The theatre summer school model is always going to be a challenge, rehearsing and staging a full blown musical in just two weeks. Now in its eighth year, the Spa Pavilion Felixstowe’s Summer Youth Project is one of the region’s most established projects. This year turning its attention to the stage adaptation of the 1980s classic Kevin Bacon film Footloose.
In a town where dancing has been banned, out of town newcomer Ren dances up a storm as he tries to come to terms with the hidden secrets that have torn the town apart. No the plot isn’t exactly deep but the movie does work in a stage incantation.
Featuring a string of 80s classic songs this is a strange hybrid of jute box musical and dance show and at times it is an uneasy marriage.
Now the ambition has to be admired and the participants throw themselves into the production with vigour but this Footloose never quite hits the mark. Given the dance based nature of the show it is in the smaller scenes, rather than the full-on dance routines, that the show is strongest.
In these smaller scenes there are some nice performances; George Jennings as the town’s moral guardian Reverend Shaw and Joanna Brown as his wife Vi both giving powerful performances. Vicky Jam as their daughter Aria also turns in a strong vocal performances while Wade Ablitt provides a suitably comic turn as Willard Hewitt.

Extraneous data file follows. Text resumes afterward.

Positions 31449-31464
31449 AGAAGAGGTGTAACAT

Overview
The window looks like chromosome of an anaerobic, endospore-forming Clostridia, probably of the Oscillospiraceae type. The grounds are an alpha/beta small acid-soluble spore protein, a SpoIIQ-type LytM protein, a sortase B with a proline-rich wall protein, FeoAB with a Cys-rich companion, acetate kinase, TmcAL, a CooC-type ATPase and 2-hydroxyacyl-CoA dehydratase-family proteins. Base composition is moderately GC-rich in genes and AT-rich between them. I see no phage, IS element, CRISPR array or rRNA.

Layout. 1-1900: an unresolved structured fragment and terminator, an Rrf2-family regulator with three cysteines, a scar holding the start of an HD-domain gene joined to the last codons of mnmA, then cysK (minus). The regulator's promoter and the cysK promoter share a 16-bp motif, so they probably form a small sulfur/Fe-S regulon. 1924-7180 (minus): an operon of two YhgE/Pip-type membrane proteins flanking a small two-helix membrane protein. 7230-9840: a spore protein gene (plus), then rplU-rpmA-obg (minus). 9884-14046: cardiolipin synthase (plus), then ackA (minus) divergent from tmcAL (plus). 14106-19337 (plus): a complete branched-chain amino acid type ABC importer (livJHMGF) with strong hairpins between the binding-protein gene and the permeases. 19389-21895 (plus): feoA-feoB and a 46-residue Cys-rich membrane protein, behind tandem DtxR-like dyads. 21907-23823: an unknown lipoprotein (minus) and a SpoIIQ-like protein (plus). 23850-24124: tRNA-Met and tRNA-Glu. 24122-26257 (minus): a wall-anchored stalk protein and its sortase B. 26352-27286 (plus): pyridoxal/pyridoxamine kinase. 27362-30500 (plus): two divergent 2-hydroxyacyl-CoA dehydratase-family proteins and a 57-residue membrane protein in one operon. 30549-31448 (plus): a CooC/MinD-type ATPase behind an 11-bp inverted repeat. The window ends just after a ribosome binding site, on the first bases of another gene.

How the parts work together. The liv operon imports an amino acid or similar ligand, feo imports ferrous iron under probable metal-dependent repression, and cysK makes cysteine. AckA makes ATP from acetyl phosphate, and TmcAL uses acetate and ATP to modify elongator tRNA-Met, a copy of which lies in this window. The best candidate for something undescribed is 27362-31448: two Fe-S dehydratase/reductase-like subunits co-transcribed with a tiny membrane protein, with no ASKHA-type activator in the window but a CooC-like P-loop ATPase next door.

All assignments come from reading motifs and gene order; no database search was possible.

Some of the other performances need a bit more confidence to reach the rear of the Spa auditorium and some of the comedy is lost in the exuberance.
Director Rebecca Darcy has obviously had a lot to cram into the two week rehearsal period and perhaps with a longer period could have delved deeper into characterisation. Richard Healey’s musical direction drives the songs along with pace but again perhaps needs a bigger sound to fill the Spa. Some issues with sound and lighting also marred the first night.
For Footloose to really work we need to see a community divided and understand the clash of age and cultures, it’s the age old tale of young versus old, city versus country and something we never quite feel in this production. While this project should be congratulated for giving young people a chance to perform on stage and we can admire what they have achieved in two weeks more attention is needed in the detail. Past projects such as We Will Rock You show what can be achieved but Footloose never quite reaches this standard.